How Can Procrastination be Prevented?


Procrastination graphic from Tim Urban’s popular TED Talk

Aaron Sanders , Journalist

     Everyone has told themselves at some point that they can just “finish it tomorrow.” By the time the next day comes around they say the same thing and repeat this process until it is too late. The cycle of procrastination is an unhealthy way of living that everyone should learn to avoid.

     The list of procrastination’s negative effects stretch a very long way, but the most significant ones include late work, low quality work, all-nighters, and most importantly, increased stress levels. Stress is shown to cause many physical effects on your body including headaches and fatigue all the way to symptoms such as high blood pressure and obesity.

     With all of this information, why do millions of people continue to procrastinate? There are several reasons for this, but one reason found by DePaul University’s professor of psychology Joseph Ferrari and stated by an Association for Psychological Science (APS) article written by Eric Jaffe, suggests that procrastination has nothing to do with time management, and “telling a chronic procrastinator to ‘just do it’ is like telling a clinically depressed person to ‘cheer up.’” Procrastinators tend to get distracted easier and will put off less enjoyable activities and responsibilities for more exciting ones. Only when they are forced into doing that task by a due date or deadline, they will cram it all into one night.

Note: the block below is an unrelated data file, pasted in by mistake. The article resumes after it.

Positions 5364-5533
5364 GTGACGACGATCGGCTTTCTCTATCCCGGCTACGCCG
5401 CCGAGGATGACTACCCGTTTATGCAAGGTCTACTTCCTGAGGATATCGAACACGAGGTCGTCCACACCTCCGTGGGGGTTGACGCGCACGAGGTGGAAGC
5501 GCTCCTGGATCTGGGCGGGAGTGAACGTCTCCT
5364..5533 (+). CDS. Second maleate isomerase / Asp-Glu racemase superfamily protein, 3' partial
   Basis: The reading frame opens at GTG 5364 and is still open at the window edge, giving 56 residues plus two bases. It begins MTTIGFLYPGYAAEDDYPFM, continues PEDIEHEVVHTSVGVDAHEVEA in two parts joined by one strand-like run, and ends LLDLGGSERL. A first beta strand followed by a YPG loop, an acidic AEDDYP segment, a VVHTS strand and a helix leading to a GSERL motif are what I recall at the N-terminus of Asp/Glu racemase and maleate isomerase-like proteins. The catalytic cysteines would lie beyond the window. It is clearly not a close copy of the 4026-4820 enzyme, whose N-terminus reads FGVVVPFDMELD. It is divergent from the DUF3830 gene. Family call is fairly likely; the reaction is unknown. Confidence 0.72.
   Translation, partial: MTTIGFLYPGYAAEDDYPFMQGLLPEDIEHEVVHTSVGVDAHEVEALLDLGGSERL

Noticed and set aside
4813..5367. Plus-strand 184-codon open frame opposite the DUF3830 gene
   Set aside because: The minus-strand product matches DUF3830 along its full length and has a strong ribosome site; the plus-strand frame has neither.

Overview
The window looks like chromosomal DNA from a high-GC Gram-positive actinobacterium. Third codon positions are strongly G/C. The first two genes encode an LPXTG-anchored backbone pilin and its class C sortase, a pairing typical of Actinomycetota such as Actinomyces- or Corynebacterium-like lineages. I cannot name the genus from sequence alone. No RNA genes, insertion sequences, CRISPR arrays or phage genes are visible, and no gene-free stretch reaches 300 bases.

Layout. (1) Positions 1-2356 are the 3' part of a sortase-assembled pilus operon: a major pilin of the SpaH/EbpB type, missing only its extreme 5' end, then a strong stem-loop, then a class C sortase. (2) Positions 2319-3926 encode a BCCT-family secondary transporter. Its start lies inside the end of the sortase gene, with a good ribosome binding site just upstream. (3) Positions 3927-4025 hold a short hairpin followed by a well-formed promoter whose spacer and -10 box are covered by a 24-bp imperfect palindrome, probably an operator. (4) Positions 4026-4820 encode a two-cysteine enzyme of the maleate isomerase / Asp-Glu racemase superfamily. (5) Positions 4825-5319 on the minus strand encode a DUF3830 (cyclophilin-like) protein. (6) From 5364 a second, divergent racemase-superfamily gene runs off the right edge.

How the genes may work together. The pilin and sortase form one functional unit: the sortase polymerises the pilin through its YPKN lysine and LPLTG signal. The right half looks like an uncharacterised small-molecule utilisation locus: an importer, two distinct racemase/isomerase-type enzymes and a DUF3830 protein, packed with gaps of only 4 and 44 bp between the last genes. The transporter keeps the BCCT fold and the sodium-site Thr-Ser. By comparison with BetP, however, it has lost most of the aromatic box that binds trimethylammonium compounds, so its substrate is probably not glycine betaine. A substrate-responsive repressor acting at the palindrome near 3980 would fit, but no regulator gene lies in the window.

With so many students partaking in procrastination, how can they avoid it? College student and self-proclaimed non-procrastinator Ethan Milton suggests that “procrastinators should take at least 10 minutes a day to sit down and do a piece of whatever it is they need to get done after making sure all distractions are off.” Ferrari’s best solution was tough love, saying how if people enable procrastinators, the issue will never be resolved. For example, if the person procrastinates going shopping for food, let the fridge go empty. A solution for procrastination in school was given by 14-year-old Kaden Housh, who says that “teachers can give several due dates for pieces of larger projects.” He claims this will help procrastinators get each piece of work done on time and will not end up doing the whole project in one night.

     Everyone is different in how they learn and operate, so it may take more than one try to find a solution that works. The best thing to do is to keep trying, and better prepare for life by stopping the cycle of procrastination early. Good luck to all procrastinators that have 3-page essays due tomorrow, and try not to stay up all night.